Basilisk Games is launching Eschalon: Book III next Valentine’s Day (February 14, 2014). The game will be available on Windows, Macintosh, and Linux platforms.
At release, the game will be for sale at Basilisk Game’s website here, where it will be available DRM-free. Recently, Eschalon: Book III was approved through Steam Greenlight, therefore on the same day or slightly after its release the game will also be available on most major distribution portals. In anticipation of the game’s release, Eschalon: Book III will conduct semi-public beta testing in early 2014 for fans ready to dive in early and help troubleshoot the game prior to its final build. If interested in the beta, more announcements will be posted in the future on Basilisk Games’ website.
Regarding the upcoming release, Thomas Riegsecker, CEO of Basilisk Games commented, “It is really an exciting time for us to see this project finished, and for everyone waiting to see how the trilogy comes to a close.”
Eschalon: Book III follows Basilisk Games’ mission to develop games that are “Single player. Turn-based. Stat heavy. Story driven.” Eschalon: Book I released in 2007 and Eschalon: Book II in 2010. The series features open worlds and deep character customization, but most importantly to Basilisk Games, a single player RPG experience. The final entry in the trilogy concludes the narrative arc involving the player’s clouded past and its connection with four mysterious gemstones. Yet, no experience with the previous two games is required to enjoy the last chapter.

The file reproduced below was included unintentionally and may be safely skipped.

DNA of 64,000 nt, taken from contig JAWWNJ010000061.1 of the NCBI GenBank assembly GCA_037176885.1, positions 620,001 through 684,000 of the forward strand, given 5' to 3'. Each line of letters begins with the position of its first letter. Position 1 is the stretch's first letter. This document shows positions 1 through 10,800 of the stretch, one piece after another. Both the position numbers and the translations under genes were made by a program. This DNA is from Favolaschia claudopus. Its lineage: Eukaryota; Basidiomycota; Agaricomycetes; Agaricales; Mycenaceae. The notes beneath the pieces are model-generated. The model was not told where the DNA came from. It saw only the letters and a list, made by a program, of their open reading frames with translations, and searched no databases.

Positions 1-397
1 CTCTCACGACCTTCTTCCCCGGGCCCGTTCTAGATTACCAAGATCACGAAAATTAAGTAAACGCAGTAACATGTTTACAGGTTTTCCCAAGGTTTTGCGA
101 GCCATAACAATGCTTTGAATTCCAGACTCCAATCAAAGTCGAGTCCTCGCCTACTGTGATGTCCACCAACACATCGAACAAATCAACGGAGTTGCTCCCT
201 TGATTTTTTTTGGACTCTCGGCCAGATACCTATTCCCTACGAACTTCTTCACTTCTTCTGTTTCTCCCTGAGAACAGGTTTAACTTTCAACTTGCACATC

As an RPG deeply inspired by the days of pen and paper gaming, the screenshots of the current build show a game depicting much of its experience through text. Text is given its own permanent window with an opaque black background providing clarity. Color coding differentiates the text’s subject matter (such as story narration, description of what actions occurred, and inventory management). The text even indicates nearby enemies and whether the foes are in the player’s attack radius.
The combat slows to a crawl when the player clicks on an enemy and chooses an action. Additionally, the game’s menus and icons are provided their own screen space, not overlaid atop the gameplay screen. This allows the menus to sit on set backgrounds, not on the ever changing gameplay screen, which maximizes quick readability. For disabled gamers, the trailer and screenshots of the upcoming game are indicative of a range of accessible features for physical and sensory disabilities.